Muscles normally respond to imposed loads by increasing their cross bonding and becoming stronger. However, severe trauma or excessive loads may exceed the muscles elastic limit and cause tearing of thefibres. Normal exercise often creates micro tears which the muscle then repairs, making the muscle stronger in the process. This is recognized as DOMS, Delayed Onset Muscle Soreness and normally peaks between 48 and 72 hours after the heavier than usual exercise session. Icing immediately after exercise or a gentle session the next day may reduce the symptoms, but such pain is a sign of strengthening muscles and should not be a cause for concern unless the pain is excessive, or last for several days.
Athletes may often, in the heat of competition, cause muscle damage. Sprinters are particularly susceptible to hamstring tears of varying severity. A protocol for management of such problems is available here.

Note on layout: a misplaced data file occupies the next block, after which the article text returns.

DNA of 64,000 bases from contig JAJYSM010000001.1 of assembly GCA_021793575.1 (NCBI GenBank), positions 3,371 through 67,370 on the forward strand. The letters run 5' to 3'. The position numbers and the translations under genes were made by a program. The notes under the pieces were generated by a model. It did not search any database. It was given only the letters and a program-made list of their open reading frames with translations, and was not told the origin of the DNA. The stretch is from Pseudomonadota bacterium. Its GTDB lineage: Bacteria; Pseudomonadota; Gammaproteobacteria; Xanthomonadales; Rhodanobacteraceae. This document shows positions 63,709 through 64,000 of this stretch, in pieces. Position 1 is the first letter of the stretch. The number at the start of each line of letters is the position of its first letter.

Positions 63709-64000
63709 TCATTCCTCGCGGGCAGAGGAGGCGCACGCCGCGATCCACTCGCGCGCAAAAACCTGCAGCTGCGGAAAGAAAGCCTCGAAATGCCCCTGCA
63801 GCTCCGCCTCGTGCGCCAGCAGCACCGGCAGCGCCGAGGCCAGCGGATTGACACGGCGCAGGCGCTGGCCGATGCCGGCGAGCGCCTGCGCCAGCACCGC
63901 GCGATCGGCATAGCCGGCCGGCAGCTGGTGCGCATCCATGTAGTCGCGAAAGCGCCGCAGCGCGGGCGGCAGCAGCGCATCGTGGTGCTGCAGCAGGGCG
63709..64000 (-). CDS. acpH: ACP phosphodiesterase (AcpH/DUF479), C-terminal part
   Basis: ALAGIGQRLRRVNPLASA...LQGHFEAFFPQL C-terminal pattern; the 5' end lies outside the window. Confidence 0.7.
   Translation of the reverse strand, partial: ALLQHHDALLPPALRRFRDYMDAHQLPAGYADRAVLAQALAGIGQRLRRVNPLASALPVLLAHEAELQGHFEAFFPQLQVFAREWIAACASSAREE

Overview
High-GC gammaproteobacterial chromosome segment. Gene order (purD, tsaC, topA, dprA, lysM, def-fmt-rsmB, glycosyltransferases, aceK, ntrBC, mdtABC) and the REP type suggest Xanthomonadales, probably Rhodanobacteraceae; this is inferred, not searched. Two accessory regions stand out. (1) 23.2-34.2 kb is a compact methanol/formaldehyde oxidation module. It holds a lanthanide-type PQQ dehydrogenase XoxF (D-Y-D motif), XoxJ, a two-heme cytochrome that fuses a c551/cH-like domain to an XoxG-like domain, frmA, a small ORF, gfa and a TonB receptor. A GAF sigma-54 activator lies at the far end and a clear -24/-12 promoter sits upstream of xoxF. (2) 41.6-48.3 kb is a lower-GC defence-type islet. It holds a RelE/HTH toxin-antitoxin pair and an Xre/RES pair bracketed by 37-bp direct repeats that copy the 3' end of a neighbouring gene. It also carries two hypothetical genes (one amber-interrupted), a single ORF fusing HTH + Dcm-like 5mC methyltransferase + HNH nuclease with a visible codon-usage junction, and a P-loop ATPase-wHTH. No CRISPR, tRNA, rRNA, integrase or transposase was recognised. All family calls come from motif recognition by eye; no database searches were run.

Cramping under sustained load can also cause muscle damage if the load is not reduced quickly. This can be a significant issue for cyclists training for long distance events. Unloading the affected muscle for a few minutes and then restarting at a reduced pace can conserve the muscle and prevent damage which inhibits performance for several days.
Poor biomechanics and muscle recruitment to overcome a poorly functioning area may cause excessive tightness and pain. Frequently inexperienced runners training for their first marathon will hit this problem as they enter the last 3 to 4 weeks of training before their race. This is normally due to increasing the distance run too quickly, or upping the pace. First time marathon runners should take advice on training plans from experienced runners or from a reputable trainer or publication aimed at first time runners. Failure to do this may cause them to have a painful race or have to scratch at the last minute. Moreover, a gait assessment performed by an experienced practitioner, not a shoe salesman should be obtained.
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